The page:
You’ll have to decide as you go where your budget will be most effectively spent, but you have to start with a number you can reasonably afford.
Get a Logo Designed
One aspect of branding you’ll probably want to outsource to a professional and give some budgetary priority to is your logo. The reason why is simple: You’re going to be stuck with it for awhile.
Your logo is the most visible “element” of any branding plan and so it’s the one thing that most prospects will link to a brand’s identity. It goes on everything from your website to social media headers to print materials (business cards, etc.).
However, it’s certainly possible to avoid spending big bucks on a logo. One way is to skip the logo altogether and brand based on your name using eye-catching fonts, which works well when you’re creating a business on a service-based model.
Pick a Color Scheme
Picking a color scheme is every bit as important as your logo.
As the other component of your visual branding plan, the color scheme will be a huge part of the visual connection you’re trying to build in the minds of your prospects between your brand name and the services you plan to provide.
As branding expert Pamela Wilson at Big Brand System has stated, successful color schemes are restricted to two main colors because:
“We expect our audience to associate specific images (like our logo and colors) with our business. The less information we give them to ‘learn’ about us, the better the chance they’ll absorb it.”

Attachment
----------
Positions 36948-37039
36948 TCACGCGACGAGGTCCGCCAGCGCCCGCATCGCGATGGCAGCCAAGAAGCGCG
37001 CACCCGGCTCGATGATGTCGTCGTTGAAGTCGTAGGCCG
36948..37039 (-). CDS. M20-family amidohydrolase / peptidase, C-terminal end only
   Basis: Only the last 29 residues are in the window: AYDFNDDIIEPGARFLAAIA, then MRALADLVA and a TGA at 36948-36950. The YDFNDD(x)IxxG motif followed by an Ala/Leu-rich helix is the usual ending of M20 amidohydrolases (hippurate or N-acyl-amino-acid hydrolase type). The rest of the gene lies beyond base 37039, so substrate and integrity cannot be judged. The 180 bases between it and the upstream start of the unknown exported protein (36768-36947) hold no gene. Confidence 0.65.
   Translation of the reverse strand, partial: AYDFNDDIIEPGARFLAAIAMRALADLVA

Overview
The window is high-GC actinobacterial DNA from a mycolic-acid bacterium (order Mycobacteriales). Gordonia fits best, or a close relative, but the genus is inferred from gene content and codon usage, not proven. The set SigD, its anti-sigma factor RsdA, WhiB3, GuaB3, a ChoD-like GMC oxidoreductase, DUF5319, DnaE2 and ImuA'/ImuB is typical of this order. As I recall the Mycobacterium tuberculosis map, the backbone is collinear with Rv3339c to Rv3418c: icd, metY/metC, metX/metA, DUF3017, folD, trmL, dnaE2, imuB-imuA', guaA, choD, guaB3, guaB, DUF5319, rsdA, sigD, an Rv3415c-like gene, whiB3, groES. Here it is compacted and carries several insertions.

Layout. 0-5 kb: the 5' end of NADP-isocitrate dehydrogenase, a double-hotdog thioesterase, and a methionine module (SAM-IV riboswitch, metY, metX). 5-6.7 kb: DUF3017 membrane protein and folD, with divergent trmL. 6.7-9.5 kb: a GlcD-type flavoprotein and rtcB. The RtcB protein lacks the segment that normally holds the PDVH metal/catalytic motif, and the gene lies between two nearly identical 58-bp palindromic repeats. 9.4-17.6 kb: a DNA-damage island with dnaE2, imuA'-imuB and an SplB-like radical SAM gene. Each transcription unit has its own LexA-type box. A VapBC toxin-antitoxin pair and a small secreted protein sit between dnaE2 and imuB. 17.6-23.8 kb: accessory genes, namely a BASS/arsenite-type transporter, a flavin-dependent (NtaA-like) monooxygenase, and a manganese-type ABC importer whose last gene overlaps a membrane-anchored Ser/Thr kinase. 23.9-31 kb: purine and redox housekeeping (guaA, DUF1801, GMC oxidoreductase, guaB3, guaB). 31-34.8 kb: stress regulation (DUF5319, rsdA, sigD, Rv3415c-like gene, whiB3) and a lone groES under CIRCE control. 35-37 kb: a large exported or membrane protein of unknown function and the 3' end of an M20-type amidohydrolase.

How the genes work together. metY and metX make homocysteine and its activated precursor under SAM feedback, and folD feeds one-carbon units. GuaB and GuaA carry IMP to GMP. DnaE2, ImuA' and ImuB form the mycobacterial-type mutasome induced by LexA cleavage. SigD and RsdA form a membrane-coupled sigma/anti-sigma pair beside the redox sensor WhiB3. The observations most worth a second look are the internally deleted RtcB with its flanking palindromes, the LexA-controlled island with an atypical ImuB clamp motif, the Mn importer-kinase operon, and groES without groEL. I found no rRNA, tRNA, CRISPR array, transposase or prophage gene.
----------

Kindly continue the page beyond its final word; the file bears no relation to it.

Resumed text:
One great resource for choosing schemes and playing around with colors: the Adobe Color tools. You can browse others’ schemes, and adjust shades using slider controls or hex or RGB values to create your own.
Design Your Customer Service Systems
In one sense, everything you do that connects with a customer or client is part of branding, especially if we define branding as “what your clients and prospects think of you.” That’s why it’s important to consider your customer service systems and plans ahead of time.
One way to proceed is to simply think about reasonably foreseeable exchanges with clients. Your clients will be thrilled, we hope, but what if they’re not? What can you do to turn an unhappy client into a raving fan?
Brainstorm ideas now about how your WordPress clients might reach out with complaints, and what you can do to respond in ways that advance and communicate your brand values.
Recognize that each complaint from a client is another opportunity to create a brand ambassador. If you have an unhappy client, the way you respond and fix their site problems can earn you a fan for life.
Don’t forget to regularly reach out to happy clients for testimonials, and ask permission to publish them on your website. This kind of social proof is the gold standard for service-based brand niches, such as WordPress professional services.
Once you’ve created the basics of your branding plan, your next job is to develop that brand both online and offline.
Social media sites such as Facebook, Twitter, and Quora are low-budget ways to interact with your targeted market and prove your expertise online. Blogging is also a budget-friendly way to support your brand and reach your ideal clients.
But don’t neglect offline “real world” activities. The most successful designers and developers don’t restrict themselves to the digital space. Instead, they periodically reach out and form relationships with other small business owners and organizations in their communities that help them connect with their ideal clients.
The key, whether online or offline, is to create actual human connections and relationships with those who share your brand’s values.
What’s the most effective branding tactic you’ve implemented? Let us know in the comments below.